Brexit may be taking the headlines when it comes to European independence movements, but further south a different secession movement is stirring again: the Catalan regional parliament has voted in favour of a bill which gives a legal basis for a referendum on independence from Spain, to be held on October 1. The Spanish central government in Madrid is – predictably – strongly opposed to the vote, which has already been ruled illegal by the constitutional courts, and the EU has – equally predictably – attempted to shoot it down as well, insisting that an independent Catalonia would have to “start from scratch” and reapply for membership (assuming it wished to be a member, something the EU takes for granted).
This is of course not the first time Catalonia has sought independence. The movement to break away from Spain was started in 1922 and resulted in Catalan autonomy within Spain in 1931. This lasted only seven years before Franco abolished it again in 1938, and after the dictator’s death in 1975 it was autonomy, rather than independence, which was the immediate aim of Catalan nationalists. But after a vote on autonomy was challenged by the Spanish High Courts of Justice in 2006, a modern independence movement was born, culminating in a (ultimately non-binding) 2014 vote which saw 81% of voters back an independent Catalan state. This time, however, it is a binding vote which the Catalan parliament is seeking, and a similar result would send shockwaves through Spain.
The background for the independence movement is rooted in culture as well as economics. Catalan culture is distinctly different from the rest of Spain; the region has its own food, traditions and language. Catalans have also traditionally been viewed as hard working and focussed on success, whereas the Spanish tend to be more interested in the lighter side of life, and there is a higher emphasis on private business in Catalonia than elsewhere in Spain. This has led to important economic differences: Catalonia provides about 20% of Spanish GDP, despite accounting for only 16% of the population, and the region pays almost 25% of Spain’s taxes. Catalonia’s so-called “fiscal deficit” – the difference between the taxes paid by the region to the central government and what they get back in public spending – is estimated to be between 7.5% and 10% of Catalan GDP.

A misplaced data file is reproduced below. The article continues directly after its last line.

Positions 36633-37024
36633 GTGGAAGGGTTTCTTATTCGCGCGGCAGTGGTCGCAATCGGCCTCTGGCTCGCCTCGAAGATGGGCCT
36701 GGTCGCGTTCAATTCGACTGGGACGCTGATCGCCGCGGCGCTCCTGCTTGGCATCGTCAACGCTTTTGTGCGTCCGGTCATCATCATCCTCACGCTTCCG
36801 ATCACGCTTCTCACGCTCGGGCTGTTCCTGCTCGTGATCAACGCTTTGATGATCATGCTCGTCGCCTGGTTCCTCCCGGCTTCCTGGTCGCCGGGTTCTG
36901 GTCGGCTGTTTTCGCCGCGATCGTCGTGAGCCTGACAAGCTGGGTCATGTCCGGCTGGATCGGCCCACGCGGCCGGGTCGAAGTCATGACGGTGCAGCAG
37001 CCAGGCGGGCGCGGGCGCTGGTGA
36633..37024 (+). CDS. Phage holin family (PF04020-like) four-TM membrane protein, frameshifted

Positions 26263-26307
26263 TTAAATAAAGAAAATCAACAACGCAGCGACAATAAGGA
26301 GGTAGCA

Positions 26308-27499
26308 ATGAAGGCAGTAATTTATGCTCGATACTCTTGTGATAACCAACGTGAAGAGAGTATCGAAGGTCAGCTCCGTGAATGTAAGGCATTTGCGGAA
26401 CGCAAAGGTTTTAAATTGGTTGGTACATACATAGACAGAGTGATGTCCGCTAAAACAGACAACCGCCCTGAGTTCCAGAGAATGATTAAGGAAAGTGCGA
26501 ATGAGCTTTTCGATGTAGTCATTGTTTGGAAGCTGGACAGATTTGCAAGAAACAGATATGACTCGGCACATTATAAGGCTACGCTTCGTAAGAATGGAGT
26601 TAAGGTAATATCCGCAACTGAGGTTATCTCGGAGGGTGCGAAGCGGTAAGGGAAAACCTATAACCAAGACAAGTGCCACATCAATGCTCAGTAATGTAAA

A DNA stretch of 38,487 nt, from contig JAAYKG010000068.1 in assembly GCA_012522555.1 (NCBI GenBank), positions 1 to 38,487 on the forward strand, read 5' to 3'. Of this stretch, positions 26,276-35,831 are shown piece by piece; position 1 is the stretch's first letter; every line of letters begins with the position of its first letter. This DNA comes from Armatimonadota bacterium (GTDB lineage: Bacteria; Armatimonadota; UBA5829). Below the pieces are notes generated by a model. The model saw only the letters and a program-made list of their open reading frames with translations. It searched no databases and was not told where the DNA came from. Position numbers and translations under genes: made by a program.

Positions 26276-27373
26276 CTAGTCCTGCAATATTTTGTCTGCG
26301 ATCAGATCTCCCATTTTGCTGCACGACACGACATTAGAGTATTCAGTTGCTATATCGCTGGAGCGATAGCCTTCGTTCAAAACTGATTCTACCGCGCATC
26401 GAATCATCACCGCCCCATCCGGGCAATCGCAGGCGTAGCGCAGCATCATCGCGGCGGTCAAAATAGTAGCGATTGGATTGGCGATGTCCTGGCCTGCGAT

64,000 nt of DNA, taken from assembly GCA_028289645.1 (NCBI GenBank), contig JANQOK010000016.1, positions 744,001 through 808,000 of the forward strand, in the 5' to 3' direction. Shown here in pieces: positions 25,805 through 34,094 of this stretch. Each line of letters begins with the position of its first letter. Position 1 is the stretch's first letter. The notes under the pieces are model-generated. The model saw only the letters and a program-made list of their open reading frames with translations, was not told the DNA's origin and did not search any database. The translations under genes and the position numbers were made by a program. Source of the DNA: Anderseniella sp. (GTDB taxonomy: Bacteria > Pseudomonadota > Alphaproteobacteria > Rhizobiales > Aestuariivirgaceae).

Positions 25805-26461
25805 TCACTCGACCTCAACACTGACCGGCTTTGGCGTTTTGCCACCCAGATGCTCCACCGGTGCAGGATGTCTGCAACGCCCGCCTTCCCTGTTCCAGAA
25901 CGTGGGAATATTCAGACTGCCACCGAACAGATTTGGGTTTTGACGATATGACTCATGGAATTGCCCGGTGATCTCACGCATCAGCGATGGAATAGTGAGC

Should the Catalans succeed in breaking away from Spain, it would mark the first successful secession in Europe since the maps were redrawn in the wake of the fall of the Iron Curtain. And it would be a welcome development. Reducing the size and reach of any centralised state is commendable, because it moves power closer to the individual level. On the path to the ultimate goal, individual self-determination, decentralisation and secession are concrete, realistic aims which those who believe in liberty should wholeheartedly support.
It may aid liberty in other ways too: smaller, more homogeneous states tend to be more liberal (in the classical, European sense of the word) and more open to free trade, partly because small states have to be open to survive. As Murray Rothbard notes in Secession, State and Liberty:
“… it would be far more difficult to sow the illusion of self-sufficiency if the slogan were “Buy North Dakotan” or even “Buy 56th Street” than it now is to convince the public to “Buy American.” Similarly, “Down with South Dakota,” or a fortiori, “Down with 55th Street,” would be a more difficult sell than spreading fear or hatred of the Japanese.”
But this is really of secondary importance, because principled support for self-determination should means support for secession even when it may give power to states that would make decisions with which we disagree. There are significant extreme-left factions in Catalan politics, and there are no guarantees that independence would mean a more liberty-friendly regime. But we supported Brexit because the EU is a centralised behemoth, not because we believe an independent Britain is set to become a beacon of liberty. Whether it be Scotland breaking away from the UK, South Tirol or Veneto seeking independence from Italy or Belgium splitting into Flemish and Walloon states, decentralisation, secession and independence should be encouraged and supported. Political leaders in Brussels may be aiming for ever tighter integration into an eventual European super-state, but many of their peoples are increasingly seeking self-determination. The next big test will be October 1st in Catalonia.